“What concerns me, is that I haven’t had one of these attacks in over a year and this one was just so long and brutal. The baclofen is doing its job, it seems, but I have other concerns. The pressure in my head is intense and only seems to keep growing. I get awful shooting pain straight from the top of my head sometimes when I’m upright, while others it hurts in the back or front, above my eyes, which frankly feel like they’re going to burst. Dr. B checked my ears and said they were clear, but they hurt. It feels like they’re going to burst sometimes and my hearing gets muffled and my vision goes blurry or dark.”

“So it’s getting worse?”

“Apparently so.”

“You know the resolution is probably a spinal tap. We’ve been discussing that. Is it time?”

“I think it’s time,” I responded, reluctant, yet resolute.

We discussed what we were hoping to achieve, risks and possible outcomes and I left his office with orders in hand, hardly believing I’d agreed to another risky operation.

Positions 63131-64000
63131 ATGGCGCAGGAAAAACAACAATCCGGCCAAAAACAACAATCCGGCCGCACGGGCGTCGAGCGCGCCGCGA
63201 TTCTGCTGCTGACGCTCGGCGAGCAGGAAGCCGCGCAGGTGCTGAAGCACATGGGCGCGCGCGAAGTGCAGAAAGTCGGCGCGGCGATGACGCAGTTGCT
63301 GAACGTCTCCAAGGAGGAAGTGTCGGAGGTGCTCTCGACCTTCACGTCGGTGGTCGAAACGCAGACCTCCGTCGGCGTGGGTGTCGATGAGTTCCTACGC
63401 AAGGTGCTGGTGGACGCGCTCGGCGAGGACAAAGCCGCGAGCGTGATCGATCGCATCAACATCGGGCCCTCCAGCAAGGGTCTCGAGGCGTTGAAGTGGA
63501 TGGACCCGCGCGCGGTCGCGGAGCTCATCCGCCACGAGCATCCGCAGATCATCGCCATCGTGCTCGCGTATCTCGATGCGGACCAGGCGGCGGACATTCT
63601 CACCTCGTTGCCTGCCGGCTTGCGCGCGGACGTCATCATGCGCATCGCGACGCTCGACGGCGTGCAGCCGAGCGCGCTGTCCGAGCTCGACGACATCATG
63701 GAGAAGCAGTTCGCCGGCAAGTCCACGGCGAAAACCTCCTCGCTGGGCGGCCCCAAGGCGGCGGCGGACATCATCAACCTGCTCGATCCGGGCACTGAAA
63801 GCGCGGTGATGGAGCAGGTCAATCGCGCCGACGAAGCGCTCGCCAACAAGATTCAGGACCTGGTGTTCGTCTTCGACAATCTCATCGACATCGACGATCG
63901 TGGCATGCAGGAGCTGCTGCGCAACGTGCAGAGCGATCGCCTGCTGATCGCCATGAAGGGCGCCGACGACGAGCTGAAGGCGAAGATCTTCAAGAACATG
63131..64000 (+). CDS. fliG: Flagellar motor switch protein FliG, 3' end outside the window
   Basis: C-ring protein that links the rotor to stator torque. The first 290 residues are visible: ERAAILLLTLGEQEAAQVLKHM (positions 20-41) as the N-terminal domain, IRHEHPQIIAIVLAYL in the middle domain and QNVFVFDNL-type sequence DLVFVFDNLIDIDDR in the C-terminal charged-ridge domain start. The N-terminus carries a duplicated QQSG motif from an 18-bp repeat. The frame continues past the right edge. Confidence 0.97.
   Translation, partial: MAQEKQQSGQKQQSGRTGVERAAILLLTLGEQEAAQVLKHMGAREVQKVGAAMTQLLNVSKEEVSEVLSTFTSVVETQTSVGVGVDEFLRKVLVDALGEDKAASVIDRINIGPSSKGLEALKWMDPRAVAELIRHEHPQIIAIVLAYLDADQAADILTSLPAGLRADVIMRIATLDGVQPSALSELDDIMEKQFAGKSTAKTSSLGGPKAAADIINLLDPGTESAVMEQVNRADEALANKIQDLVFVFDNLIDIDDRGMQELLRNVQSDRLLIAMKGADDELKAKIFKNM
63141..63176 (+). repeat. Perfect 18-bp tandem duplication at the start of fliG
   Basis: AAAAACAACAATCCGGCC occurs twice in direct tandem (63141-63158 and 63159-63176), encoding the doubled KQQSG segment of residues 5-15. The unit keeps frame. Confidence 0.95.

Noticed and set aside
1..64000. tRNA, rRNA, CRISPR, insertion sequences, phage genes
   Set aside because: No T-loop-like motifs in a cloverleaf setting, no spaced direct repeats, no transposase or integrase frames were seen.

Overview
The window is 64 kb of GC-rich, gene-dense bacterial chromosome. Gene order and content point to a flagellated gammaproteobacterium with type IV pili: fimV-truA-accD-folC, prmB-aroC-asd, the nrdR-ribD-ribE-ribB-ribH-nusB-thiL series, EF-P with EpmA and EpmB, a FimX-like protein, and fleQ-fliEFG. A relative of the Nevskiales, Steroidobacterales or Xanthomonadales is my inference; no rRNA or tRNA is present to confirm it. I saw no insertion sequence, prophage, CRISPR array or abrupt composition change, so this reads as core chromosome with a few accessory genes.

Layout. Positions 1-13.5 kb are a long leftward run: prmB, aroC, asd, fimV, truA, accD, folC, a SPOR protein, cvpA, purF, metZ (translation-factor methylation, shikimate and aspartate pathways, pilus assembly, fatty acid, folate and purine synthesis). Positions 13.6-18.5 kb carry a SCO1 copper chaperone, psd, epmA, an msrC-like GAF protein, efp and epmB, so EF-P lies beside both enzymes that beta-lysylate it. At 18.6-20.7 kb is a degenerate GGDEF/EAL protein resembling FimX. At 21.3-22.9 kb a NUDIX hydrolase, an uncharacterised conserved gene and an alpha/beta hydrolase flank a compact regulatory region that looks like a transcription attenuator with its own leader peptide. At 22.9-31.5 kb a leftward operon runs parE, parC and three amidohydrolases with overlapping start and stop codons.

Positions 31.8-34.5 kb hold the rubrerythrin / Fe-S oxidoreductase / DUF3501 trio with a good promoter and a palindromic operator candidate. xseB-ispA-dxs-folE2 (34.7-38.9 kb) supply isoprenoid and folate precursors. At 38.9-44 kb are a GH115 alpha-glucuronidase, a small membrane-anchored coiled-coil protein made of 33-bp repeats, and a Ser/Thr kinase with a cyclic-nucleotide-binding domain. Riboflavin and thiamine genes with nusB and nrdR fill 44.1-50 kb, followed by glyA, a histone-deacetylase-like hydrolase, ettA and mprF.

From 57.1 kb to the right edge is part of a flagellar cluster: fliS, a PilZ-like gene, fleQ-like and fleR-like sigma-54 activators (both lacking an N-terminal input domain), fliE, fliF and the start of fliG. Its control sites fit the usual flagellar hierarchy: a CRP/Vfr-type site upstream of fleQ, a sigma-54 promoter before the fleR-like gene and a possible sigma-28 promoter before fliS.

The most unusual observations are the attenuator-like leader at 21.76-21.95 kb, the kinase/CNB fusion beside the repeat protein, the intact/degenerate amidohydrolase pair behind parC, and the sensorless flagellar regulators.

Now that the pressure in my head is so great, I cannot be on my feet without being overwhelmed by dizziness and shooting pain. In fact, feeling lightheaded and fuzzy has become a permanent state that’s unrelieved in any position. Even sitting up isn’t possible and every time I begin working, I pay dearly because although I’m still working in a recliner, it’s my husband’s and it’s harder to stay in that partially reclined sweet spot that works so well for my head.

In addition, I’ve developed a pattern that looks suspiciously like sundowner’s despite being on Parasym Plus; by late afternoon my husband often has to tell me the same thing multiple times. I reshare things on social media because I have no recall of having shared them the first time. This could be in part that I’m not sleeping because of the pain, but the pattern is new and concerning.

When I scheduled my LP, the scheduler naturally told me no NSAIDS for 3 days prior. This wasn’t a big deal to me until I thought about the fact that I will be having my LP while this broken tooth is still in my head. A broken tooth that causes me the most pain when I’m flat on my back.

For my LP, I have to lay on my back, not moving except to go to the bathroom for at least 48 hours. It’s only 24 hours, typically but we zebras heal slow. Even an hour on my back has me writhing in pain and cursing my own existence. I’m not sure how I will make it through.